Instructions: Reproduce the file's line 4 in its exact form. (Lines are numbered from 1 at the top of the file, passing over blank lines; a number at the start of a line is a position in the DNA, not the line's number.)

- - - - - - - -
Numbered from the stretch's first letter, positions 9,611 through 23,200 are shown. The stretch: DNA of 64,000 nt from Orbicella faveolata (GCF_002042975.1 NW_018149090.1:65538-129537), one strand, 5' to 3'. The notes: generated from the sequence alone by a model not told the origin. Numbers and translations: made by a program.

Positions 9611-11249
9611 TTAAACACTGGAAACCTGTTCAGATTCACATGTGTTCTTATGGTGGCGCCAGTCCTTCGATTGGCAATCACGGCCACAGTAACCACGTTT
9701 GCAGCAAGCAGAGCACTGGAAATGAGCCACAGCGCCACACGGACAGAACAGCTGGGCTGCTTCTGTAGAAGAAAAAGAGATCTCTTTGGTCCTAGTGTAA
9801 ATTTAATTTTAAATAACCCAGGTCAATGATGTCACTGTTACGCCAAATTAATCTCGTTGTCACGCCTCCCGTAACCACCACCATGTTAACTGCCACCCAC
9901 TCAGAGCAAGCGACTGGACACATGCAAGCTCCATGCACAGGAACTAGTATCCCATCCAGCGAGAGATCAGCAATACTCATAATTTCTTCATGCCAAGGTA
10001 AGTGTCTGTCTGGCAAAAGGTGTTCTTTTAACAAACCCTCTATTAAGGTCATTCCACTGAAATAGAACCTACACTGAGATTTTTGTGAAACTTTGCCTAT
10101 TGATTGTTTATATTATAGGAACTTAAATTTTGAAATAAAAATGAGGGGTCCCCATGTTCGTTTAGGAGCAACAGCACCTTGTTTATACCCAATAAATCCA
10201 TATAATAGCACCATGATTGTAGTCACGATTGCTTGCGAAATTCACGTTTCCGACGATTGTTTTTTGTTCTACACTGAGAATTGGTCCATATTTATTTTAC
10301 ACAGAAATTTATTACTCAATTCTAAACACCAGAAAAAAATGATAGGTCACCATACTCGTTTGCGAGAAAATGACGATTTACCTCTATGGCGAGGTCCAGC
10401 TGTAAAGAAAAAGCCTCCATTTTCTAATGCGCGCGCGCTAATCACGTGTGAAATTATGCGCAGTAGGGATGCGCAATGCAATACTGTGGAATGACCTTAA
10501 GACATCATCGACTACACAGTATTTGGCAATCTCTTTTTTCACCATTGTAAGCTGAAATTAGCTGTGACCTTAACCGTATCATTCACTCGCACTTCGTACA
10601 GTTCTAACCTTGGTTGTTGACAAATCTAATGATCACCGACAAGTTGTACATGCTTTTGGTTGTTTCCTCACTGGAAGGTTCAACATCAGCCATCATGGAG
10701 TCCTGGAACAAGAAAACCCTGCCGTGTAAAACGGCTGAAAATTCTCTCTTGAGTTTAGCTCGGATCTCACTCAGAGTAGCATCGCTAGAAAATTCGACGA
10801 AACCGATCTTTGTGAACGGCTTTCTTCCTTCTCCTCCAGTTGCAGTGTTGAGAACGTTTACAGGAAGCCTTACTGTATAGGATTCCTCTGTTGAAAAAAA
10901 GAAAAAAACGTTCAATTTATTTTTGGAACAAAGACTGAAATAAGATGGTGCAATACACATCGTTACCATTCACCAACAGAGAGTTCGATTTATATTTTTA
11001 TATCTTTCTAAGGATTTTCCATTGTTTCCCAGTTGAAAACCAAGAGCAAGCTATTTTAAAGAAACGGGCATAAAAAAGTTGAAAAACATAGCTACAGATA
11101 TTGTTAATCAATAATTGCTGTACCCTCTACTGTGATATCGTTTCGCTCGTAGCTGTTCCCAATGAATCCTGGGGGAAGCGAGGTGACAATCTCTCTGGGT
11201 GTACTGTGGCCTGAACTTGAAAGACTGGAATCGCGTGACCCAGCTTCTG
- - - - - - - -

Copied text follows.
9701 GCAGCAAGCAGAGCACTGGAAATGAGCCACAGCGCCACACGGACAGAACAGCTGGGCTGCTTCTGTAGAAGAAAAAGAGATCTCTTTGGTCCTAGTGTAA